The Rolling Stones: Continental Drift (1989)

The Rolling Stones: Continental Drift (1989)

For reasons which were never clear or explained, in 1989 the Rolling Stones included this interesting piece of rock exotica on their Steel Wheels album, which was otherwise business as usual in the riffery stakes (the most memorable track which appeared in subsequent concerts was Mixed Emotions). The album wasn't too bad at all actualy (a...

Blue Jeans: Reflections of My Life (1988)

Blue Jeans: Reflections of My Life (1988)

Does anyone buy CDs for their covers? Hmm. I've certainly bought more than a few records (more than a few score at a guess) for the cover art, whether it be funny, bizarre or just plain cool. The reward is that when you play the albums you always find one thing which has been worth it (because, let's face it, you never pay more than $10 for...

Tom Ze: Estudando a Bossa; Nordeste Plaza (Luaka Bop)

Tom Ze: Estudando a Bossa; Nordeste Plaza (Luaka Bop)

Tom Ze was one of the stars of Brazil's Tropicalia movement in the late Sixties and his edgy music and approaches to song structure and instrumentation was collected by David Byrne for the Best of Tom Ze album on Byrne's Luaka Bop label in 1990. It was quite exceptional (Ze used household appliances like a blender and vacuum cleaners to get...

BEST OF ELSEWHERE 2010 Various Artists: Tradi-Mods Vs Rockers (Crammed Discs/Southbound)

BEST OF ELSEWHERE 2010 Various Artists: Tradi-Mods Vs Rockers (Crammed Discs/Southbound)

Subtitled “Alternative Takes on Congotronics”, this well-annotated double disc lets loose alternative and post-rock acts on the lo-fi but compelling music from Kinshasa dance clubs where cheap keyboards and beat-machines were slammed alongside traditional thumb piano, found instruments (pots'n'pans), megaphones, electric guitars...

The Creole Choir of Cuba: Tande-la (Real World/Southbound)

The Creole Choir of Cuba: Tande-la (Real World/Southbound)

Already tipped to be one of the highlights at next year's New Zealand Womad in Taranaki, this choir of Haitian ancestry certainly sing up a powerful sentiment (see clip). But this isn't an easy album: Cuban creole (a meltdown of French, various words and phrases from African languages and some other seasoning thrown in) means whatever they...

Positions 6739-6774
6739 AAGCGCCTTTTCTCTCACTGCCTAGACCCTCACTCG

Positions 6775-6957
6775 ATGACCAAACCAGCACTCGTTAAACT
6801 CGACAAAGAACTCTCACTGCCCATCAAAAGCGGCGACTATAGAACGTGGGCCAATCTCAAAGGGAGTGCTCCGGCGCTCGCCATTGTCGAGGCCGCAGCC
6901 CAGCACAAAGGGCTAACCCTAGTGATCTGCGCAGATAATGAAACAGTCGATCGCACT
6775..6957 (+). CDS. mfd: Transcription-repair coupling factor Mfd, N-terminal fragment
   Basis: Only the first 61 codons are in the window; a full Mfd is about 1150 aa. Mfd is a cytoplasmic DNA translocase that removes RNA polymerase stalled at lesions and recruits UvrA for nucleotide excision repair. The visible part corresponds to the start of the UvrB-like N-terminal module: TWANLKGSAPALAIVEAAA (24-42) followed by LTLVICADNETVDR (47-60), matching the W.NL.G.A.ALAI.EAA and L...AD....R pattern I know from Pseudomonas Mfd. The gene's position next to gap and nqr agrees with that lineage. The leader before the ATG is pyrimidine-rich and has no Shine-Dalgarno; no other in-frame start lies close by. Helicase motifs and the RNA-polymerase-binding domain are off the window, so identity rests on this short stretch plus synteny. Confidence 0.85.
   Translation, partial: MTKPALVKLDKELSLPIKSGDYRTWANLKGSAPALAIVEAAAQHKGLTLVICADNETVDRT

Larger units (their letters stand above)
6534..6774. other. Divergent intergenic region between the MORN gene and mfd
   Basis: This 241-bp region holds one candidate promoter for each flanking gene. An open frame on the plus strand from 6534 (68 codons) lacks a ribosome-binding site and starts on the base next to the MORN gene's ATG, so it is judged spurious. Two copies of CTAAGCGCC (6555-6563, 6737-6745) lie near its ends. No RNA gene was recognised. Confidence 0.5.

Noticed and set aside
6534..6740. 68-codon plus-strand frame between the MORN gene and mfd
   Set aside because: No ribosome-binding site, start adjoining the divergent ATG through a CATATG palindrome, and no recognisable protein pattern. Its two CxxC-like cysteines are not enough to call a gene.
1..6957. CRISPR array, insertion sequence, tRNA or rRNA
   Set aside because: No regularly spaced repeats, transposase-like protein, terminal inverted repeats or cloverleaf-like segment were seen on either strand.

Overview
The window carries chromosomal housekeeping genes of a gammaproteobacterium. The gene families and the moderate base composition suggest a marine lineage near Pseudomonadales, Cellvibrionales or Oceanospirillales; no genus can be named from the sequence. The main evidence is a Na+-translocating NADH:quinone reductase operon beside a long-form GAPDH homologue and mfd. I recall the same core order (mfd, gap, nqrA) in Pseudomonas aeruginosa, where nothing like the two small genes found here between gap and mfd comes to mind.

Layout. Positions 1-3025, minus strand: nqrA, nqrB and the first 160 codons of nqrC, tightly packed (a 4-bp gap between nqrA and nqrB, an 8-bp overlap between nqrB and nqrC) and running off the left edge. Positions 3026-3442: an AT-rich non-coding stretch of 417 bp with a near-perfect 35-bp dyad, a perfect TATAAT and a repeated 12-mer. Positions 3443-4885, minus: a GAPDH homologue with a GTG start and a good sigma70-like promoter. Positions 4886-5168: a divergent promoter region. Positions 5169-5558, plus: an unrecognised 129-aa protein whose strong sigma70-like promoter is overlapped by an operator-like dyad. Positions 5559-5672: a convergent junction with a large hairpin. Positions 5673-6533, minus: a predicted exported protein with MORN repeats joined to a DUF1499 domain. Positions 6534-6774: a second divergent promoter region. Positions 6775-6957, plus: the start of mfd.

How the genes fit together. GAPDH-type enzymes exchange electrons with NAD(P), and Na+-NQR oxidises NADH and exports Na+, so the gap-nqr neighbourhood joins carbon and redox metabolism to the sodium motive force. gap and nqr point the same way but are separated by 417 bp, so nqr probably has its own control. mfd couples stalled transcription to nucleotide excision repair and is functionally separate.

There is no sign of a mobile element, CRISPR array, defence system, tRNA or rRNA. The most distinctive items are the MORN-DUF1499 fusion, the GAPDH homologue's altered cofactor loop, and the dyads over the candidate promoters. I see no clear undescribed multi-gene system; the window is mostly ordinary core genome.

Haysi Fantayzee: Jimmy Jive Jive (1983)

Haysi Fantayzee: Jimmy Jive Jive (1983)

It's entirely possible that this British pop duo (with the svengali figure of Paul Caplin guiding their brief career) spent more time in make-up than they did on the charts: they knocked out four singles and an album  . . . but their chief feature was their risque glam-raggamuffin look which was used to greater effect by their contemporary...

Femi Kuti: Africa for Africa (Wrasse)

Femi Kuti: Africa for Africa (Wrasse)

In 1970 George Melly wrote Revolt into Style, a witty and sometimes scathing look at how the revolutionary, anti-establishment figures in pop art and culture had been assimilated into the mainstream as just another fashion/style accessory. You'd wonder what Melly might make of Nigerian firebrand musician and lightning-rod political...

Custodio Castelo: The Art of Portuguese Fado Guitar (Arc Music)

Custodio Castelo: The Art of Portuguese Fado Guitar (Arc Music)

For the past few years it has seemed impossible to go to some well-travelled person's home without them extolling the many virtues of Portugal -- and of course fado, that aching folk style sung in bars and clubs late at night. And of course artists such as the striking Mariza have become world music stars (although I can't seem to persuade...